The Postal Service is flexing its immunity muscle. On Feb. 1, Scene Magazine reported that the U.S. Postal Service in Cleveland is refusing to pay $700 worth of tickets from moving violations. According to the report, mail carriers have received two school-zone speeding citations and five red light violations -- and they have no intention of paying any of them.
"USPS Senior Litigation Counsel Jennifer S. Breslin sent the city a chilly letter citing the Postal Clause of the U.S. Constitution and the Postal Reorganization Act," Scene reports. Despite cameras effectively "catching" the culprits breaking the motor vehicle laws, Breslin made it quite clear that the Post Office won't be paying any fines.
Postal Service immunity is something that was put in place that allows the company -- as a whole -- to be exempt from state and local regulations. This doesn't mean that postal service workers can go around and break the law intentionally and get away with it -- it just means that they don't have to pay tickets... or at least, that's how Breslin understands it.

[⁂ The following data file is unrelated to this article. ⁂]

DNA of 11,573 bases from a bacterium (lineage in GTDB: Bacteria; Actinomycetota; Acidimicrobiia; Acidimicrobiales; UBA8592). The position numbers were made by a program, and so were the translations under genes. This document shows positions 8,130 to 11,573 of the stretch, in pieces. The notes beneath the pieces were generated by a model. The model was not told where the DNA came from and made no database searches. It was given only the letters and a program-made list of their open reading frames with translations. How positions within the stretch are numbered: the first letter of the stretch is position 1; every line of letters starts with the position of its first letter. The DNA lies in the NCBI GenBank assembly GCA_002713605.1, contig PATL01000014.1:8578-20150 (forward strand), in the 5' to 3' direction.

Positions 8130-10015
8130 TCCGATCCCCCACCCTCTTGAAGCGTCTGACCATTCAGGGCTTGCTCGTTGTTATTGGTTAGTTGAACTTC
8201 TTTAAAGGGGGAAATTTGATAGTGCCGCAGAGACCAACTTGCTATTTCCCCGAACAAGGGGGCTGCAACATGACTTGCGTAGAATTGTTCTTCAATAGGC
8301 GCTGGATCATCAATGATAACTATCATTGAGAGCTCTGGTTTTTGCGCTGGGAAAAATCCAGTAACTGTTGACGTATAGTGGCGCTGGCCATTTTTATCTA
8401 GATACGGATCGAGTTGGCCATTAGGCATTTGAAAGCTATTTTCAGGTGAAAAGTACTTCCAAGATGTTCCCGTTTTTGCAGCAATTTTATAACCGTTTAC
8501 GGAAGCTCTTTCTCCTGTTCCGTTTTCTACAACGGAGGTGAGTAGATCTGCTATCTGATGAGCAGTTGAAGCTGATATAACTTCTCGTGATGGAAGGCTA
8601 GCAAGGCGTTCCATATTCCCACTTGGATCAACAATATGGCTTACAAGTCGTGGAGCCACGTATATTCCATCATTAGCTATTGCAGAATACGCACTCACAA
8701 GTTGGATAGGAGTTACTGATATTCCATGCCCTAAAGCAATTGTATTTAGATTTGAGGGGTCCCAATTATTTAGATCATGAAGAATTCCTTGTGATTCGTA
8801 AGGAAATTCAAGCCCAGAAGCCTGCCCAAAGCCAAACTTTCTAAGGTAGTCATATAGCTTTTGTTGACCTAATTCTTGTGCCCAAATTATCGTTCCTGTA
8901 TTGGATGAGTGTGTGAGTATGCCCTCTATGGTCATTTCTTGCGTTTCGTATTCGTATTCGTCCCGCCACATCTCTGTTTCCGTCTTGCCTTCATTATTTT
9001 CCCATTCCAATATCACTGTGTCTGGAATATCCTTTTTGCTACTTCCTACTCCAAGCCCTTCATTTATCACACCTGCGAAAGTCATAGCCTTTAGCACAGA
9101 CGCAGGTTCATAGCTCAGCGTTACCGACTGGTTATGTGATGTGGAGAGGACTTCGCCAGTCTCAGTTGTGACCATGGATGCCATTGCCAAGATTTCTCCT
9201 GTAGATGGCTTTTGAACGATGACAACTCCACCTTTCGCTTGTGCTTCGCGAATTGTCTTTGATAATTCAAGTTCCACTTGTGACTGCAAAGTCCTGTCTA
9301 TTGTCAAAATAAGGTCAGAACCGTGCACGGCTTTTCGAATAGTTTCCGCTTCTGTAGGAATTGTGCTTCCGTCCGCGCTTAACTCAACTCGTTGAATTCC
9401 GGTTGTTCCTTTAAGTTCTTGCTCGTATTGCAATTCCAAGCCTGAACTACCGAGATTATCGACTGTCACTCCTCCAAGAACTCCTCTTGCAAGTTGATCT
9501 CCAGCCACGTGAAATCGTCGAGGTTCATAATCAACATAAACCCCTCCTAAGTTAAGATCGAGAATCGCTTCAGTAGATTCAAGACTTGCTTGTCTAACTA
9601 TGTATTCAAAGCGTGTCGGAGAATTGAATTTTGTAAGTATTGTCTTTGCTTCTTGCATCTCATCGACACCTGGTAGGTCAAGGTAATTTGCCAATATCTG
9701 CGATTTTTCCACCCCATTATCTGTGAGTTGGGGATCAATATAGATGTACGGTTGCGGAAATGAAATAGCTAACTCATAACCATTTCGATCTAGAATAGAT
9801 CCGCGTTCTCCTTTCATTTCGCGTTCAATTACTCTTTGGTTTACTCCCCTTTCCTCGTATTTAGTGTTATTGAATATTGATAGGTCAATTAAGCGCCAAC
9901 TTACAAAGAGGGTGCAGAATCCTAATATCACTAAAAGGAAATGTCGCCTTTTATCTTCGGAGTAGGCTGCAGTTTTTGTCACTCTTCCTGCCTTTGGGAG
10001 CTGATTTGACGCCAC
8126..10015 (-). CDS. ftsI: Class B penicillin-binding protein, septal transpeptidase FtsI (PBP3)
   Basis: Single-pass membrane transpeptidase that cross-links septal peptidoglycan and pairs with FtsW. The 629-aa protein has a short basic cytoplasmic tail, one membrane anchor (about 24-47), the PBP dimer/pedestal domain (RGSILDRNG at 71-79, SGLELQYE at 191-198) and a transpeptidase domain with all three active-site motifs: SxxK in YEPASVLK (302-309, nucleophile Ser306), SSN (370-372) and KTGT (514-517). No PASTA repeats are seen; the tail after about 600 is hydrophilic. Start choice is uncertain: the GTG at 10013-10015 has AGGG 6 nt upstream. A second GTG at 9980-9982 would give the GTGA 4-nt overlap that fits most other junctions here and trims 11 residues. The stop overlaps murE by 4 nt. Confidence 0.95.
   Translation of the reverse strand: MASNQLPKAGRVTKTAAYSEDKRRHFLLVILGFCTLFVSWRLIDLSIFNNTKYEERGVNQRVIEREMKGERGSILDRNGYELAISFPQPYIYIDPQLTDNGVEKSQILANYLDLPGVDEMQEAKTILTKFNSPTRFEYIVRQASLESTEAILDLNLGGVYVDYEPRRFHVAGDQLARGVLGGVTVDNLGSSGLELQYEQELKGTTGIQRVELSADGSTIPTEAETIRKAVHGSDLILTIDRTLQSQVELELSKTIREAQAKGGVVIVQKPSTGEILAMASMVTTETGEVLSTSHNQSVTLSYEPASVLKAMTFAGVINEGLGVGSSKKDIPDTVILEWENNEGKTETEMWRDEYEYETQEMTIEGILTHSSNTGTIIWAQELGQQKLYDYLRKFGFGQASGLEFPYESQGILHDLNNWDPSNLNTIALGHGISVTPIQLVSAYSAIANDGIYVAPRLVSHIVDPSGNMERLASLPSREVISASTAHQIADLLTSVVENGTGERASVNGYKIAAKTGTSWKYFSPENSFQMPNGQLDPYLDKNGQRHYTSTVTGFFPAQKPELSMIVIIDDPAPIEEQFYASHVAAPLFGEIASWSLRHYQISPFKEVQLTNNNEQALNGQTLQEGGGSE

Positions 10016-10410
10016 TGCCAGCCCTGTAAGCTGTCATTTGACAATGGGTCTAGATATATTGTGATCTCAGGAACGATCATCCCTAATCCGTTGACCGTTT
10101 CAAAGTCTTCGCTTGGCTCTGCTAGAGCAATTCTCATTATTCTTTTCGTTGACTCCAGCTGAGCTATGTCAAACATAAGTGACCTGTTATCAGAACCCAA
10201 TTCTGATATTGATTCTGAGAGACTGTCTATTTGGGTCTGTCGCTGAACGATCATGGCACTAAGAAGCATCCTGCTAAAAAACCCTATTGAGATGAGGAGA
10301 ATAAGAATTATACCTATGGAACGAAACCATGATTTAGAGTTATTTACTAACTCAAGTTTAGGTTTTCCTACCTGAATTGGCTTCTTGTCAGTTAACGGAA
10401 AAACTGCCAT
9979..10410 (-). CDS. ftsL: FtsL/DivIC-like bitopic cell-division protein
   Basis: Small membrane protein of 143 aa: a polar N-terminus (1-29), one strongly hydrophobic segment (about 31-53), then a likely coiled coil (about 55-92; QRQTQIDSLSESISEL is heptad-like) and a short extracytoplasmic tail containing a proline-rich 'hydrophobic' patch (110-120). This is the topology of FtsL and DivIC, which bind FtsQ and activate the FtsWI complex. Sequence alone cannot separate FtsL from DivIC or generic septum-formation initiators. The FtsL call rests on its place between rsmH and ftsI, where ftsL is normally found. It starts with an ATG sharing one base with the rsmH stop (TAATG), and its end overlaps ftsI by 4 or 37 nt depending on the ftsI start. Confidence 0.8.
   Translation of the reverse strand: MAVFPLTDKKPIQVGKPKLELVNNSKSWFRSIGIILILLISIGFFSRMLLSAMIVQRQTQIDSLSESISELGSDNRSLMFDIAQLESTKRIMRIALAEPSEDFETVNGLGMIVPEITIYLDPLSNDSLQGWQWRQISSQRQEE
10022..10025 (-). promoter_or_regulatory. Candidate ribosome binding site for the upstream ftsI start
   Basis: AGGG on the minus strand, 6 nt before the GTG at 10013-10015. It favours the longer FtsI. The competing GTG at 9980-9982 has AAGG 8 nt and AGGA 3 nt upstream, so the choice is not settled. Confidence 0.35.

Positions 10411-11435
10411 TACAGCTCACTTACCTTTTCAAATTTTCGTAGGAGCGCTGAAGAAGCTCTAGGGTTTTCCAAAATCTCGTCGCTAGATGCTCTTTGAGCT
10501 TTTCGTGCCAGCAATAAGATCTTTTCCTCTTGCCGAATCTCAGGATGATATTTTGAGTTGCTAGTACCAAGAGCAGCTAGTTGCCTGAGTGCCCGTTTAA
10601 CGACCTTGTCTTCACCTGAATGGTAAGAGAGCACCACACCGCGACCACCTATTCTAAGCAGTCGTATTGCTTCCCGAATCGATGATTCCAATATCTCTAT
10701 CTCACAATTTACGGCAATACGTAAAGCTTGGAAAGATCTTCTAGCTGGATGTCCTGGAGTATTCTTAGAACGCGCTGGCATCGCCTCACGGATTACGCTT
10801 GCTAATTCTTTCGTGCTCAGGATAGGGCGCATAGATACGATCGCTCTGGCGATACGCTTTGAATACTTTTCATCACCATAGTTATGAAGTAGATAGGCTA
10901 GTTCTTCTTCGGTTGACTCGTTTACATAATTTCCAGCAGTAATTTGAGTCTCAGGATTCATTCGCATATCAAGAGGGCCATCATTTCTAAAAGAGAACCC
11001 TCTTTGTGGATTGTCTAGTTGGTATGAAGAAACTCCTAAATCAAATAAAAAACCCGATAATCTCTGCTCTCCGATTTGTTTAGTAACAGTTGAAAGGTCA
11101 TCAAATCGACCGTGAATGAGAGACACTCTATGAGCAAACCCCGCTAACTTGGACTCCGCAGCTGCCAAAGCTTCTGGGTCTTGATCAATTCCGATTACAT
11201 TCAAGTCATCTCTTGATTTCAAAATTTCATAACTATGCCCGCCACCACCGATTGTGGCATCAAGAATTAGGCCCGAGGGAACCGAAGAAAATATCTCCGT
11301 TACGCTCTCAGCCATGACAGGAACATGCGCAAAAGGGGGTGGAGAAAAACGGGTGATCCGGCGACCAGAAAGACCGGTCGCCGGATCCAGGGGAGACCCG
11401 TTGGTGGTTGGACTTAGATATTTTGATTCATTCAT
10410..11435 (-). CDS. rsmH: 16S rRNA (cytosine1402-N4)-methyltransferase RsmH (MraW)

"The Postal Service enjoys federal immunity from state and local regulation," wrote Breslin. "The Postal Service requires its employees to obey all traffic laws and rules while operating Postal Service vehicles. However, the state and/or local ordinances imposing penalties and fines cannot be enforced as against the Postal Service," she continued.
Should the Postal Service have immunity?
© Effie Orfanides 2013